Once crude hits $35ish, I expect a sharp counter trend rally back to the low $40s. From there, it's anyone's guess where this thing goes. If the world economy is indeed rolling over, then crude, the world's most important commodity, will certainly lead the way. Below $35, I'm seeing decent support in the mid $20s and strong support in the high $$ teens (2002 lows). No matter how you slice it, crude is weak and it's only going to get weaker.
Back in December when crude was in the mid-$60s, I posted that, based on the charts, a logical price target would be $35. My argument was that oil had broken a 15 year uptrend and the only point of reasonable support on the charts were the lows from 2008. So where are we now?
After finding an intermediate low around $46, oil arrested its decline and embarked on a three month dead cat bounce. It managed to rally back to $60, but then struggled mightily. I'm sure the rally from $46 to $60 was nothing more than temporary because volume was not at all confirming the move. After 8 consecutive weeks trading sideways at the $60 mark, crude sellers finally overwhelmed buyers pushing the price back down to multi-year lows. As I type, crude is under $46 which puts it right back on the lows from earlier this year. If it closes below that green line on a weekly basis, then there is absolutely nothing stopping it from falling another 20% to $35.
What does it mean for the worldwide economic recovery if the world's most important commodity drops 70% in the span of a year?
As outrageous as that sounds, the long-term chart of West Texas Intermediate Crude (WTIC) is suggesting exactly that. Take a look at the chart and see for yourself.
Here's a monthly chart of WTIC going all the way back to 1995. Connecting the $10/barrel lows from 1999 with the $33/barrel lows from early 2009, you get a long-term line of support. That line was just violated for the first time in crude's 15 year bull run. As I write this, WTIC is trading at $61.36, a clear breakdown from the long-term trend line. Unfortunately for the bulls, the recent decline from $100 has come on increasing volume, a sign that sellers have control of the market. So what next?
As the title of this post suggests, I see the next major support area a full 40% lower that where we are today. This chart shows little-to-no support between here and the lows from the 2008 financial crisis. Perhaps this makes sense given the following two headlines from today:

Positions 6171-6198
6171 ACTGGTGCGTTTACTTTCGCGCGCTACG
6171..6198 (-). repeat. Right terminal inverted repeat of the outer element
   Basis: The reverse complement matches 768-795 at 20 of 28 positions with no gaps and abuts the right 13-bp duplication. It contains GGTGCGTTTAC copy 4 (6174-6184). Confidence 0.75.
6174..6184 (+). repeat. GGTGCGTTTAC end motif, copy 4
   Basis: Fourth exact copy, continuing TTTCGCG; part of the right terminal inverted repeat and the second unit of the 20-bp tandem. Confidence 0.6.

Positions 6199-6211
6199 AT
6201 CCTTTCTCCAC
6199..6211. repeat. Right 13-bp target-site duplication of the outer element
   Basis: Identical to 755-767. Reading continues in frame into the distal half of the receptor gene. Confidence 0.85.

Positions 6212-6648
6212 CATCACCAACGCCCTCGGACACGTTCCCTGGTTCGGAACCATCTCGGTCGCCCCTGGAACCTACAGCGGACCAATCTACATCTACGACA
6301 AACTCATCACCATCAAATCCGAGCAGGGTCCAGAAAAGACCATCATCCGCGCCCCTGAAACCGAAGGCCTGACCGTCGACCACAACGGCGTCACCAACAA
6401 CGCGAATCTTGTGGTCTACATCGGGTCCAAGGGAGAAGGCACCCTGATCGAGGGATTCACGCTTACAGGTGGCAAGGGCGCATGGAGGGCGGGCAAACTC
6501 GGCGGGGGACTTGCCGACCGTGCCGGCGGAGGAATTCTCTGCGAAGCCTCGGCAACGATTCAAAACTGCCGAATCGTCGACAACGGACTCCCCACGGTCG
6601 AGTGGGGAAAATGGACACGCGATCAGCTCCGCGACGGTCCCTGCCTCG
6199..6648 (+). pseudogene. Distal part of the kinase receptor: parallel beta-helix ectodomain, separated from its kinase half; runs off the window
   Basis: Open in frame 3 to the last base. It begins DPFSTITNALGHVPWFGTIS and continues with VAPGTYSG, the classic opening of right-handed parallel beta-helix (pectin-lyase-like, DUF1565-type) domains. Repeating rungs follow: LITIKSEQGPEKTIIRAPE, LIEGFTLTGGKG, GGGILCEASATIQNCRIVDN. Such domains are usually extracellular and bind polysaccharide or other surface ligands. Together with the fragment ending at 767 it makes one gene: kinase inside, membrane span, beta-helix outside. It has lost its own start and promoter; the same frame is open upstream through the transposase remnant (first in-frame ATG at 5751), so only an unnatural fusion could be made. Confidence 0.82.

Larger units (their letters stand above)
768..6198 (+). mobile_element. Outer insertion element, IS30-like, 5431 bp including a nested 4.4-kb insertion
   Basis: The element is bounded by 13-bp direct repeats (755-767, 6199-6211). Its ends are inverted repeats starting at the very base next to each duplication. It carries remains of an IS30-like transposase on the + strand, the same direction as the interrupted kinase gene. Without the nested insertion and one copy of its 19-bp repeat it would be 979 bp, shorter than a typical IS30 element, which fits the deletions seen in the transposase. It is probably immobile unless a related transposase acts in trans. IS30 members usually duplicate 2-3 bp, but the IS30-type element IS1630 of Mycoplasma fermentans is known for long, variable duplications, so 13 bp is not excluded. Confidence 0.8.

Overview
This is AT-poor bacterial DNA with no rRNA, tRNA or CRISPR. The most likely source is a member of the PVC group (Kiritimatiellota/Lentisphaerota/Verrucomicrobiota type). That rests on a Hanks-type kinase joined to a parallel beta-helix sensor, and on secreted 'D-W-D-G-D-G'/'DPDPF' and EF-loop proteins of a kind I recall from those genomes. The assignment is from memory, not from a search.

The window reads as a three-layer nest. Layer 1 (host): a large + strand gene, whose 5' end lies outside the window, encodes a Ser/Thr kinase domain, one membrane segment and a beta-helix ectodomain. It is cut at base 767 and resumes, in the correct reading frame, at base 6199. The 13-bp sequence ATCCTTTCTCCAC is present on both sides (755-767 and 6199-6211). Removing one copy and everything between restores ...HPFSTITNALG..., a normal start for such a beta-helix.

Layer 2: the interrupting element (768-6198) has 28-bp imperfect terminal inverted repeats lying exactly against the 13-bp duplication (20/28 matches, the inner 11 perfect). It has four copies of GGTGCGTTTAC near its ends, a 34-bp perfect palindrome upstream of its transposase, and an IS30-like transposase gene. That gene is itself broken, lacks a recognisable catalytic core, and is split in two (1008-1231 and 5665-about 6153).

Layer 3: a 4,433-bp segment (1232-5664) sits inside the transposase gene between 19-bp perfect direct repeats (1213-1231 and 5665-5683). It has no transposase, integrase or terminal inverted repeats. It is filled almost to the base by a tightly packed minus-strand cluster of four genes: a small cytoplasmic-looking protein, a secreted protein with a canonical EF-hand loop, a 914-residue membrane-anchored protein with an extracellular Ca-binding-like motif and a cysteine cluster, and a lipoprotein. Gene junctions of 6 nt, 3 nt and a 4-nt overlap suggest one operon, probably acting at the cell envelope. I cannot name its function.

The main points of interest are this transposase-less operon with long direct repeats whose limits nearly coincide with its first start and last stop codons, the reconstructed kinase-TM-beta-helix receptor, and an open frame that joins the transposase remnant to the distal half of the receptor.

So demand for oil will be at the lowest it's been in a decade while supply remains the same. Sounds like the perfect formula for lower prices if you ask me.
Keep in mind that this is a long-term chart and that each candlestick represents an entire month of trading. This fall to $35 might take a couple years or more to play out with fits and starts along the way. Regardless, the technicals, along with a deteriorating fundamental outlook, suggest much, much lower prices are in store for crude.
Here's a long term monthly chart of the USO, an ETF launched in 2006 designed to " reflect the performance, less expenses, of the spot price of West Texas Intermediate (WTI) light, sweet crude oil. After collapsing in 2008, it recovered slightly and then has ground sideways for the last six years. Since 2009, it has been neatly bound by a trading range with $29 as support and $42 (more or less) as resistance. For six years it bounced between these levels - that is until November 2014. After briefly piercing below $29 last week, it quickly recovered only to lose it again this morning it was is turning out to be very heavy volume. Volume since the 2009 bottom has been weak but the recent weakness has come on elevated turnover - again, not a good sign for the bulls.
Here's a 20 year chart of West Texas Intermediate Crude, USO's underlying commodity. You can see the same break of intermediate term support that occurred this month which opens the door for continued weakness. Volume has accelerated these past few months adding credence to the sell-off.
I've also drawn the long term line of support dating back to the late '90s. Based on the recent breakdown, I fully expect crude to revisit this support, somewhere in the mid-to-upper $60s depending on how quickly it declines.
In short, I see little relief ahead for oil bulls.